FI Computational Methods and Data Science Journal Club
Flatiron Institute, 162 5th Avenue
Speaker: Christos H. Papadimitriou
Title: How does the brain beget the mind?
How do molecules, cells and synapses effect reasoning, planning, language? Despite dazzling progress in experimental neuroscience, as well as in cognitive science at the other extreme of scale, we do not seem to be making progress in the overarching question -- the gap is huge and a completely new approach seems to be required. As Richard Axel recently put it: "We need a logic for the transformation of neural activity into thought..." What kind of formal system would qualify as this "logic"? I will introduce the assembly calculus, a computational system and programming framework which appears to be a promising bridge between neurons and cognition. Through this framework, a Parser was recently implemented which (a) can handle reasonably complex sentences of English and other languages, and (b) works exclusively through the spiking of neurons.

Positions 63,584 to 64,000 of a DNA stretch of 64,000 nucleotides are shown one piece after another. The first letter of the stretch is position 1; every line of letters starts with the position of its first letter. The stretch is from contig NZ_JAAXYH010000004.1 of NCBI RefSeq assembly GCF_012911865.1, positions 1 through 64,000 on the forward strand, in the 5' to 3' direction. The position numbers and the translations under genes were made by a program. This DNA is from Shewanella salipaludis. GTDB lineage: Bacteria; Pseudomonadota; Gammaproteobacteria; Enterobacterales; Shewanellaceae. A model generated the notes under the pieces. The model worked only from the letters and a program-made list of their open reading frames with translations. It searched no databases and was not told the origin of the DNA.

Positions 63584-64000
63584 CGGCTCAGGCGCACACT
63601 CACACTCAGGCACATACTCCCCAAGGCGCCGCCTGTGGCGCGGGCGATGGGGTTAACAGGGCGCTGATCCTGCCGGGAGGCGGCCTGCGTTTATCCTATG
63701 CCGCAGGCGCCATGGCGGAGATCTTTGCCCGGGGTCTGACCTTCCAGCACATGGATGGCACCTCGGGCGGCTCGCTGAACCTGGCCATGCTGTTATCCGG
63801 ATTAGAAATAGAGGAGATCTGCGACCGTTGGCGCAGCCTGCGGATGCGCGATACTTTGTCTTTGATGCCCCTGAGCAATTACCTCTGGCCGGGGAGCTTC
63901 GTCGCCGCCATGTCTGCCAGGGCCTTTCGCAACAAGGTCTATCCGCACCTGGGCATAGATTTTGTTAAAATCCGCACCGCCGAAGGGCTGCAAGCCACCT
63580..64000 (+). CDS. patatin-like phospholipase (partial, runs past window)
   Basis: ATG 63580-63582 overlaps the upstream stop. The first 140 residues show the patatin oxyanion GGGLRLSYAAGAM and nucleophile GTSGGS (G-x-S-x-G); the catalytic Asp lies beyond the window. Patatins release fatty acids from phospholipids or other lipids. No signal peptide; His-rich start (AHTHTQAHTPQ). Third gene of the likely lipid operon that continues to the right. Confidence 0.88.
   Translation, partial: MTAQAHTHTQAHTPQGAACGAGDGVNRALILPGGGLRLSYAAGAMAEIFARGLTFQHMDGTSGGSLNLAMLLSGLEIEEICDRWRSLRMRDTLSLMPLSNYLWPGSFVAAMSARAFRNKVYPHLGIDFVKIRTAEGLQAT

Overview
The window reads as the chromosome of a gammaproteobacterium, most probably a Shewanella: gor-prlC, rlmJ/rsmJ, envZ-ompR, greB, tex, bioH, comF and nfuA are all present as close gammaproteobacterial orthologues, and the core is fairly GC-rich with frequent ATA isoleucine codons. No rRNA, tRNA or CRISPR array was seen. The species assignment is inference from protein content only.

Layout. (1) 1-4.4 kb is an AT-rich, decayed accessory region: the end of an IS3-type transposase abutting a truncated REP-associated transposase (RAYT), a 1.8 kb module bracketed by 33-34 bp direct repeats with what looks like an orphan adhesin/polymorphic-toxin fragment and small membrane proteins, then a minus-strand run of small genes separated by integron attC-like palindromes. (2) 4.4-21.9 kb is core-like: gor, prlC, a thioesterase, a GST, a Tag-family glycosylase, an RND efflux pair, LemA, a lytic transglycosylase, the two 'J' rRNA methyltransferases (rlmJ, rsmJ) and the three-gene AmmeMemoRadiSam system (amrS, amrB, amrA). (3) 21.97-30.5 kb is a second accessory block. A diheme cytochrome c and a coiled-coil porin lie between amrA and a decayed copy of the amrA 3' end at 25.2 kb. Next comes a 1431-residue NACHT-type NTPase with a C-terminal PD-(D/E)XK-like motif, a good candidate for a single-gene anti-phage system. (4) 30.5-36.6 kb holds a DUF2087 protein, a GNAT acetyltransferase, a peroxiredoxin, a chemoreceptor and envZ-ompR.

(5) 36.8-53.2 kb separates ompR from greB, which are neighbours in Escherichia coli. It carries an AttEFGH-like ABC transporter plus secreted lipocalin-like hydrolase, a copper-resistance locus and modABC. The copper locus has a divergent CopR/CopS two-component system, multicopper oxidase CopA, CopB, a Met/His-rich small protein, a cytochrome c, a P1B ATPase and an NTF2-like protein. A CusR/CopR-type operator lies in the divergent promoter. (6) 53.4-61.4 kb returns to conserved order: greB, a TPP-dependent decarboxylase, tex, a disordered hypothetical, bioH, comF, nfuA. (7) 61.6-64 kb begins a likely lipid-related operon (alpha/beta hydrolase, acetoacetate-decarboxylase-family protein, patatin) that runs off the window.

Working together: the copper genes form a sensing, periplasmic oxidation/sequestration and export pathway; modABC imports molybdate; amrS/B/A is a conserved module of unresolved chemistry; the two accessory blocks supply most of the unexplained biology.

Christos Harilaos Papadimitriou is the Donovan Family Professor of Computer Science at Columbia University. Before joining Columbia in 2017, he was a professor at UC Berkeley for the previous 22 years, and before that he taught at Harvard, MIT, NTU Athens, Stanford, and UCSD. He has written five textbooks and many articles on algorithms and complexity, and their applications to optimization, databases, control, AI, robotics, economics and game theory, the Internet, evolution, and recently the brain. He holds a PhD from Princeton (1976), and eight honorary doctorates, including from ETH, University of Athens, EPFL, and Univ. de Paris Dauphine. He is a member of the National Academy of Sciences of the US, the American Academy of Arts and Sciences, and the National Academy of Engineering, and he has received the Knuth prize, the Go"del prize, the von Neumann medal, as well as the 2018 Harvey Prize by Technion. He has also written three novels: “Turing ,” “Logicomix” and his latest “Independence.
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